Julius S. Julius S. - 20 days ago 5
MySQL Question

Optimizing a SELECT statement with ORDER BY by using indices

I have these queries:

1st query:

SELECT (..) FROM db WHERE A = const AND B > const AND C >= const ORDER BY B DESC LIMIT const


2nd query (different db):

SELECT (...) FROM db' WHERE A' = const ORDER BY X' DESC LIMIT const


Question about 1st query:
Is it sufficient to have a multiple row index (A, B, C) or do I need an additional single row index (B) (or a different one) because of the
ORDER BY
statement?

Question about 2nd query: Do I need a multiple row index (A', X') or two single row indices (A'), (X') to make us of them in this query?

Answer

It is an important thing to know that MySQL will use at most one index (for searching, filtering and ordering) per table and subquery (so basically per row in explain), so you can use only one index here.

For your first query, an index (A,B) will allow MySQL to do a range scan and use the order. If you use (A,B,C), the column C cannot be used in the range condition (because B is already a range), but MySQL will save the time to read the actual tabledata to get the value for C to check the last condition. So (A,B,C) is in general the fastest choice here.

"In general", because you can of course have a data distribution where another index would be best: If you e.g. have only one or two rows that match C >= const and 10M+ rows with A = const, using an index on just C would be fastest. And if C is a very big column (e.g. varchar(700)), it could blow up the index and slow it down. But to estimate such exceptions would require deeper knowledge of your data.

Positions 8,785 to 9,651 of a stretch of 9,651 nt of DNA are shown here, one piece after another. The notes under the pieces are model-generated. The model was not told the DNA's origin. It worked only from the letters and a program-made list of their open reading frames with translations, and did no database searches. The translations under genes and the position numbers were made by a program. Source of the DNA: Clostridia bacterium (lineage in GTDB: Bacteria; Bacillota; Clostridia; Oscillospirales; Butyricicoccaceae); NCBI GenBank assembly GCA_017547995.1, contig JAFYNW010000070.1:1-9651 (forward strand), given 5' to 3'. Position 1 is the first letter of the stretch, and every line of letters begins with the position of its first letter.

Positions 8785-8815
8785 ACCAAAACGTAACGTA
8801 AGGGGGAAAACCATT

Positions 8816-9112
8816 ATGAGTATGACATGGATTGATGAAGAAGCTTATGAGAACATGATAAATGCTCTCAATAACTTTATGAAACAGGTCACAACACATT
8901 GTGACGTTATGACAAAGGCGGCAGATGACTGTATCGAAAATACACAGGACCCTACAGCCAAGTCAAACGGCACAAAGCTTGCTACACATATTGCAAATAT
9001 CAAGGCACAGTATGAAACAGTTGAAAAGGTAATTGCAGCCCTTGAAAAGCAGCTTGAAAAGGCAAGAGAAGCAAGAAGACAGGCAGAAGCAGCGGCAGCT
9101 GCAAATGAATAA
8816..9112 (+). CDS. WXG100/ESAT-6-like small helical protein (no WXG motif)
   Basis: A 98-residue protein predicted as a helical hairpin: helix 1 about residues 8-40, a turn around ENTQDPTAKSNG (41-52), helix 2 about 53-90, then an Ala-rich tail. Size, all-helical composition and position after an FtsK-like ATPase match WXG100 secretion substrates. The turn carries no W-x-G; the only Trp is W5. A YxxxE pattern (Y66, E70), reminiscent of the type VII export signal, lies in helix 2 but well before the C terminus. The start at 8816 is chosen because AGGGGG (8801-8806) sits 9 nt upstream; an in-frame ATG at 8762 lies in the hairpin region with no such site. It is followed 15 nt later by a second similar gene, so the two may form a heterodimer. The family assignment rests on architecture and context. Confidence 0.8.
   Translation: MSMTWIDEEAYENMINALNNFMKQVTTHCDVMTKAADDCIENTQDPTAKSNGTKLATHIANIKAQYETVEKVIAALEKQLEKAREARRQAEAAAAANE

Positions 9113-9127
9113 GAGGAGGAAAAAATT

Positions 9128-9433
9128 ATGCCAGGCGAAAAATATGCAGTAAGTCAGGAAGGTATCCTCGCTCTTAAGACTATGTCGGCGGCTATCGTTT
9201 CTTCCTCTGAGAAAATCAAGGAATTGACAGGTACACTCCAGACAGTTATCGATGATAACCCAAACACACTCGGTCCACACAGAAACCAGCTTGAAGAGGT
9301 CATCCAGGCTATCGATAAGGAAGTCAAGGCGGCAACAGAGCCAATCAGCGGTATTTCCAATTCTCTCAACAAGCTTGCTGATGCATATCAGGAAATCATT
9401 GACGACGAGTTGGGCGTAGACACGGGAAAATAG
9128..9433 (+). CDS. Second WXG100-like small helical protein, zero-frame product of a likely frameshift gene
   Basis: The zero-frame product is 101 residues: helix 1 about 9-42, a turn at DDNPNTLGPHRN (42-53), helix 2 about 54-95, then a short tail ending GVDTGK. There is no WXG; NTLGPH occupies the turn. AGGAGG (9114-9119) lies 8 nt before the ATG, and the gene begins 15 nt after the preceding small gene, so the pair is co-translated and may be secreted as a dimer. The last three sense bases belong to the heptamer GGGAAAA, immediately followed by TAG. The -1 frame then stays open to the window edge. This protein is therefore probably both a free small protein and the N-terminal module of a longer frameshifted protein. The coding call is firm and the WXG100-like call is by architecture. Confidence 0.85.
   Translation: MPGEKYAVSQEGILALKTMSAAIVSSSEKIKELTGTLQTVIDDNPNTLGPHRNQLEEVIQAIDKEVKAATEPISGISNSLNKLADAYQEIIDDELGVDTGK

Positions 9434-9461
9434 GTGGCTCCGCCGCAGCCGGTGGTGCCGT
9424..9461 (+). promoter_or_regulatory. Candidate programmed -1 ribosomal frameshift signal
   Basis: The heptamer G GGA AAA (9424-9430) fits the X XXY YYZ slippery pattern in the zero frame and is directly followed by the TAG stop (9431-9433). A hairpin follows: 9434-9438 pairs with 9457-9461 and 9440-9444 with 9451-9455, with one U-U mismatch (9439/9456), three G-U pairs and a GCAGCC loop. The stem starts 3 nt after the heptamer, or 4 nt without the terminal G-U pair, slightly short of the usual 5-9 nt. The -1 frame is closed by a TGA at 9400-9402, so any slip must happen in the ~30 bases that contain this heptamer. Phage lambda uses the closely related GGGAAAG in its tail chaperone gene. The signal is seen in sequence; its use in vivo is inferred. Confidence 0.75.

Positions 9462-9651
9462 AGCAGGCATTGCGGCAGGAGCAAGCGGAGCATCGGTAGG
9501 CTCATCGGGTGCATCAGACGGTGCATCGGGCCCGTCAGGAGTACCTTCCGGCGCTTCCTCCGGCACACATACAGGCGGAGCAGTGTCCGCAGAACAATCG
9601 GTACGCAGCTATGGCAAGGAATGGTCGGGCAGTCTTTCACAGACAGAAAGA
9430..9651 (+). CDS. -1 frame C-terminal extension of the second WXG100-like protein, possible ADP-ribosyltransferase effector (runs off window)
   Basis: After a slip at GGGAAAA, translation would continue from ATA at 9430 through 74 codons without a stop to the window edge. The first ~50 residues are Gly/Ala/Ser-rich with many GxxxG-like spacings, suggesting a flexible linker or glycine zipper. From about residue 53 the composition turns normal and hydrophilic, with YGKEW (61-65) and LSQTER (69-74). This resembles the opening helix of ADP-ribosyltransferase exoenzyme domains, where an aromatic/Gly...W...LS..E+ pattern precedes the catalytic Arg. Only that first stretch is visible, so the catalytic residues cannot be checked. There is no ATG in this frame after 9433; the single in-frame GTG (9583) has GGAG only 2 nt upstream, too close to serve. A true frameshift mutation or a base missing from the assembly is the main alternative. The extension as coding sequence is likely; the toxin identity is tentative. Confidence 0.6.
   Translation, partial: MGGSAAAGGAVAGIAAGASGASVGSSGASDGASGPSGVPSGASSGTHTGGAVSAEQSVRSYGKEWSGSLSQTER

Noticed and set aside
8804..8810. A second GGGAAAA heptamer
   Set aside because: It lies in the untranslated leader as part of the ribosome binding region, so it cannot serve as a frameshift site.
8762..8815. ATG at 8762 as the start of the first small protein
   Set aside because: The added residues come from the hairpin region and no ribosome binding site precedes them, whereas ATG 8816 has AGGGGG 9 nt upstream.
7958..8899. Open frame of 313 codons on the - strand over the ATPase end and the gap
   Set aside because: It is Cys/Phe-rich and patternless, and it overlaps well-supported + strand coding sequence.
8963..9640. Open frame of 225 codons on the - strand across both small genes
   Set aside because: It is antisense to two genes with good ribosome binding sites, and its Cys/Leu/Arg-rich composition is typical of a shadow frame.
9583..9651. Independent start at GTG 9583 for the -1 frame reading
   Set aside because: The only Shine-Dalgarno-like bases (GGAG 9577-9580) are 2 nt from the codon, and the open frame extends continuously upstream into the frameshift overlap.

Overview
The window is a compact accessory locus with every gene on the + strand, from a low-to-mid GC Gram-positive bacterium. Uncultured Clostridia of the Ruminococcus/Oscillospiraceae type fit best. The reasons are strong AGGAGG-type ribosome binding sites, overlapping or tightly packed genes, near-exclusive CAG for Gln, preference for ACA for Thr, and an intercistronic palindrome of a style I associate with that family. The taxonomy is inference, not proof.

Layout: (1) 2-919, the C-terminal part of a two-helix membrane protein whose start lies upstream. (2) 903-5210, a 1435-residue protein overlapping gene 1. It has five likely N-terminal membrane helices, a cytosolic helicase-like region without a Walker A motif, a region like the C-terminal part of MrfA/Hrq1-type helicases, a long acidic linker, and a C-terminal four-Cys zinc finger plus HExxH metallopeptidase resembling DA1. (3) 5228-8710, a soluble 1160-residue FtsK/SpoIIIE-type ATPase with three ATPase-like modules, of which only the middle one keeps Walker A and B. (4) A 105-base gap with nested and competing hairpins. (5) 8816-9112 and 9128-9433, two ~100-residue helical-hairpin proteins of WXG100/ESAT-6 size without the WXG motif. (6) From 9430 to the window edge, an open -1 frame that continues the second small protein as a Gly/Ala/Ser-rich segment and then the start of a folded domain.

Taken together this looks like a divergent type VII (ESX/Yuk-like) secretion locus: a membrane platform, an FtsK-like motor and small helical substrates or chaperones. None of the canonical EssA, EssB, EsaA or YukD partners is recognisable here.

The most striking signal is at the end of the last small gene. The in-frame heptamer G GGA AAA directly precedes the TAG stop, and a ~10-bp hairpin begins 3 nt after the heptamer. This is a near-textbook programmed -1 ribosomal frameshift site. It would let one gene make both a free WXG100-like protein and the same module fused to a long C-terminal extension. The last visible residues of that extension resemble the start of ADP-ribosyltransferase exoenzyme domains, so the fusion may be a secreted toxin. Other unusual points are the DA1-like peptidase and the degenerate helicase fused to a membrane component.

For your second query, (A', X') will be the best choice. If you have the two indexes (A'), (X'), MySQL will in most cases (unless A' is unique, but then you wouldn't need an order by anyway) use the index on X' and hope it will find matching rows for A' soon. This will sometimes be unexpectedly and painfully slow if you only have some rows that match A' = const (because it has to jump back and forth in the table (that is ordered by the primary key) in the order of X' to find rows that match the condition for A').

You might get the same problem for your first query if you have the indexes (A) and (B) (but not (A,B) or (A,B,C)) there: MySQL will probably use (B) instead of (A) (but check the explain to make sure). Even if you just add one index now, this can e.g. happen when you add the index (B) to optimize a different query next week and forgot about this query, so I'd suggest to stick with (at least) (A,B)